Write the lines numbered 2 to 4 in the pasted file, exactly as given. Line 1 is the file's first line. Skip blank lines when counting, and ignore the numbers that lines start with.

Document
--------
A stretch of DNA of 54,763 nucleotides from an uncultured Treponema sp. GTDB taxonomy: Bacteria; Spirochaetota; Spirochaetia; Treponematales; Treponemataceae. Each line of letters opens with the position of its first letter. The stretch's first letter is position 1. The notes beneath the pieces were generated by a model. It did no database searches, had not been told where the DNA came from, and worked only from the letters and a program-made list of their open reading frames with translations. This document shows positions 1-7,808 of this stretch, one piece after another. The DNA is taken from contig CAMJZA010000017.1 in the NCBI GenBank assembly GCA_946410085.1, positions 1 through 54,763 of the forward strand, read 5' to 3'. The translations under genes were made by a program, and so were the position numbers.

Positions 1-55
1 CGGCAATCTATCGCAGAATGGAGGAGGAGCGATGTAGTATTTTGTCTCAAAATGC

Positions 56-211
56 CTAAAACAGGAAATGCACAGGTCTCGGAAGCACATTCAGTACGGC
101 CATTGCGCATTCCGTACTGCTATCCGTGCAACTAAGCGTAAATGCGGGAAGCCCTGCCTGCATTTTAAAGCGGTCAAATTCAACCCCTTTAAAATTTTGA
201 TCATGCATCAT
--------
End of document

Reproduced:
Positions 1-55
1 CGGCAATCTATCGCAGAATGGAGGAGGAGCGATGTAGTATTTTGTCTCAAAATGC

Positions 56-211